There has been a long history of largely informal collaboration between Northern Stage and Newcastle University. In the past this has involved Northern Stage working closely with the Student Theatre Society (NUTS) and drawing on academic expertise to support their programme. Northern Stage also provides hire of its spaces to university societies at a discounted rate. The most consolidated expression of early partnership was the successful application for and recruitment of an AHRC Collaborative Doctoral Award student in collaboration with the School of English Literature, Language, and Linguistics.
Over the last 2-3 years however, new staff at both the University and Northern Stage have recognised the potential for these informal collaborations to become a much richer and to evolve into a more productive partnership – particularly when thinking on a strategic level. In December 2016 both partners attended an away day to identify strategic priorities and mechanisms to enable future partnership working. The away day addressed some of the immediate differences between the University and Northern Stage’s internal structures, funding drivers and timelines – all differences which could have very easily become barriers to a successful partnership. After the initial away day a Working Party was formed – convened and led by Newcastle University’s Institute for Creative Arts Practice and consisting of representatives from Northern Stage and Newcastle University, primarily from the Faculty of Humanities and Social Sciences but with the ambition that, as the partnership and projects develop, the relationship will stretch across the University’s three Faculties. The Working Party meets regularly (roughly monthly) for 1 hour only. There are also termly ‘away days’ (roughly ½ day meetings) to allow for focused discussion of a particular topic. Where necessary staff from the University and Northern Stage meet separately around specific projects to drive initiatives forward and then report to the Working Party. This has created an agile, dynamic and purposeful relationship with clear momentum to sustain activities as identified individuals take on responsibility for driving initiatives forward.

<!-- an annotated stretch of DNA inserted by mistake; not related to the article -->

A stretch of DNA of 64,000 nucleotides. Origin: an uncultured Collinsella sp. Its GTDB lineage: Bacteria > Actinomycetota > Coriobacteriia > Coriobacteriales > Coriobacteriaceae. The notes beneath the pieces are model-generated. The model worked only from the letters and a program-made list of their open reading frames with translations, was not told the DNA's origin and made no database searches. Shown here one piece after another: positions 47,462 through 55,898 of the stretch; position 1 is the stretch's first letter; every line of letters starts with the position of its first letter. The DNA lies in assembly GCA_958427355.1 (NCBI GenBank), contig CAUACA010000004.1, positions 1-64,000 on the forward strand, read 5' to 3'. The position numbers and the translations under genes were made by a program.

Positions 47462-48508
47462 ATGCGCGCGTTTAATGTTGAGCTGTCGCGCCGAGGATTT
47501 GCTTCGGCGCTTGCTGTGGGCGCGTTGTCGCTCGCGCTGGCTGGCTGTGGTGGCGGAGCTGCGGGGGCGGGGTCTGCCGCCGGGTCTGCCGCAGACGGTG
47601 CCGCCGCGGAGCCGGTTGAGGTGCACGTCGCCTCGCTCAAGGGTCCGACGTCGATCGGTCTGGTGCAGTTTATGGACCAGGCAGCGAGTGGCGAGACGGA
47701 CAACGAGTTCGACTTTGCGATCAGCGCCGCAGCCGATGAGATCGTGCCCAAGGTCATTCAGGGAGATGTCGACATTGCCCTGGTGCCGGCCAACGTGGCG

Formally, Northern Stage is a tenant of Newcastle University and has a rent agreement for the theatre building. As a campus-based cultural asset, the University awards Northern Stage an annual grant towards its activities. This developing partnership helps both partners to articulate and build on the role they play in the arts and wider civic society. The University and Northern Stage have partnered on many enrichment activities, but it is the partnership’s development of cultural organisations as a space for research which is particularly promising. A good example is Northern Stage’s bid for £150,000 funding from the Clothworkers Foundation to develop its Young Company. As part of the bid, the University agreed to fund a researcher to focus on the methods through which Northern Stage evaluates it participatory arts activity with young people and the role the digital might play within that. Having been successful, an early career researcher is now fully funded to working alongside the Young Company for 9 months, and the University have been able to leverage additional funding from the Creative Fuse Digital Innovation Fund to develop new digital evaluation tools. This is in addition to securing a Knowledge Transfer Partnership associate to look at digital innovation within Northern Stage. Both the University and Northern Stage see the opportunity the partnership provides for more robust research with both academic and sector-wide influence.
Clear and regular communication, support at a senior level and a no-obligation, flexible approach to the partnership have been really key to its success. The University is now more conscious of Northern Stage’s priorities and how they might relate to/feed into/grow through the University’s strategic work, and vice versa. Several other potential strands for research partnerships are in development – some in conjunction with other cultural partners involving researchers and practitioners working in partnerships. Northern Stage has now written the partnership with Newcastle University into its 4-year business plan and its Arts Council bids, and the partnership looks set to be key to the University and Northern Stage meeting their strategic aims well into the future.
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